SCC Rules (2010)—arbitration procedure [Archived]
Produced in partnership with Vinge

The following Arbitration practice note produced in partnership with Vinge provides comprehensive and up to date legal information covering:

  • SCC Rules (2010)—arbitration procedure [Archived]
  • SCC arbitrations—the usual seat
  • Hearings in international cases
  • The relevance of the Swedish Arbitration Act
  • Typical procedure in an SCC arbitration
  • Step 1—filing of the request for arbitration and the answer
  • Step 2—consideration of the case by the SCC
  • Step 3—the arbitral tribunal is appointed
  • Step 4—the SCC ensures that the advance on costs is paid
  • Step 5—referral of the case to the arbitral tribunal
  • More...

SCC Rules (2010)—arbitration procedure [Archived]

ARCHIVED: This Practice Note has been archived and is not maintained.

This Practice Note concerns arbitration procedure under the 2010 Arbitration Rules of the Arbitration Institute of the Stockholm Chamber of Commerce (SCC) (the 2010 SCC Rules). The 2010 SCC Rules apply to SCC arbitrations commenced on or after 1 January 2010, unless the parties agree otherwise.

For guidance on the 2017 SCC Rules, which apply to SCC arbitrations commenced on or after 1 January 2017 (unless the parties agree otherwise), see: SCC arbitration—overview.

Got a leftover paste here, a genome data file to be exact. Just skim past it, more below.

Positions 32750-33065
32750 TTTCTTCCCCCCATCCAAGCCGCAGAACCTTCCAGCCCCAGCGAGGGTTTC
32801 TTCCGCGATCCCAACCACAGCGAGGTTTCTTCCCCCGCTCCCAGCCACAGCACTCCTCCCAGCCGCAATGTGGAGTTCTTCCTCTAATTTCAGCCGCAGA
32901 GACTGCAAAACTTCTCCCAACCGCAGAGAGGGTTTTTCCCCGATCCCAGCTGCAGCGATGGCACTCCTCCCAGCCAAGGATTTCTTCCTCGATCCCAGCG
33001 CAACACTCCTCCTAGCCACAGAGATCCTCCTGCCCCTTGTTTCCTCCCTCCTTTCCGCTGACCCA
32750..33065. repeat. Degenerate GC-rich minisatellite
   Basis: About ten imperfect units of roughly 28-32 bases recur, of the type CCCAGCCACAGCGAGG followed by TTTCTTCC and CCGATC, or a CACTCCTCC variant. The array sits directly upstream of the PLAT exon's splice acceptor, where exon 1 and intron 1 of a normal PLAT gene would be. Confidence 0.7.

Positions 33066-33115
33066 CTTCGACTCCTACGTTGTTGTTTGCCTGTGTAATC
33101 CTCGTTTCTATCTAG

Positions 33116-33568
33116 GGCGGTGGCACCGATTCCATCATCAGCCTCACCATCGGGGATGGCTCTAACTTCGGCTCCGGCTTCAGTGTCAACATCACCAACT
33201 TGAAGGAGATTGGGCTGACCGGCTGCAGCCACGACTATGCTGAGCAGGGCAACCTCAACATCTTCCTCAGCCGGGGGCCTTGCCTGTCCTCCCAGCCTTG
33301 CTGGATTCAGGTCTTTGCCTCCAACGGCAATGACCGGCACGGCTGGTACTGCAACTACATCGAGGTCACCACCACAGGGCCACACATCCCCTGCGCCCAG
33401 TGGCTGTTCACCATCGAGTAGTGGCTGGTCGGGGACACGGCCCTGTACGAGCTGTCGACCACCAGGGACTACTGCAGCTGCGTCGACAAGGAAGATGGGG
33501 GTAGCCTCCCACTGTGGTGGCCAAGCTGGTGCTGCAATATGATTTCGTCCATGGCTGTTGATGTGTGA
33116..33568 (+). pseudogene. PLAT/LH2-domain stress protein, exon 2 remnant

SCC arbitrations—the usual seat

SCC arbitrations are most often seated in Sweden. The parties are free to agree upon the legal seat of arbitration and the seat of arbitration can in theory be placed anywhere in the world (although it is unwise to choose a seat of arbitration in a country that is not a signatory to the New York Convention on the Recognition and Enforcement of Foreign Arbitral Awards 1958—see Practice Note: The New York Convention—the recognition and enforcement of arbitral awards—an introduction).

In practice, however, parties most often choose Sweden as the seat of arbitration for SCC arbitrations.

Absent party agreement, the SCC Board also most often designates Sweden as the seat of arbitration, unless there are compelling reasons to choose a different seat. This is because it is generally thought that parties who have agreed to SCC arbitration will

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